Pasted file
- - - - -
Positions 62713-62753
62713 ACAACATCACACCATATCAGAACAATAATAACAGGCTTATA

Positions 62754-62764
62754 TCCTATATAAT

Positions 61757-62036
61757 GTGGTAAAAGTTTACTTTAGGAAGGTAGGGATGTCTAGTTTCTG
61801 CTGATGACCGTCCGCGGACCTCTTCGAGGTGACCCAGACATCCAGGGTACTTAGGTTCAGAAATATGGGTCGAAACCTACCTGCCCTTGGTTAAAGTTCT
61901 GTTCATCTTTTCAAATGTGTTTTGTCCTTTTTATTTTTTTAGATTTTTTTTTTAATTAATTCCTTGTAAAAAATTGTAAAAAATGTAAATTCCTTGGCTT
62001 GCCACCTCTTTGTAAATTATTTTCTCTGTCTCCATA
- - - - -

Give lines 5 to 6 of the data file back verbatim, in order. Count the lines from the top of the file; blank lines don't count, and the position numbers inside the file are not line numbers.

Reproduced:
Positions 61757-62036
61757 GTGGTAAAAGTTTACTTTAGGAAGGTAGGGATGTCTAGTTTCTG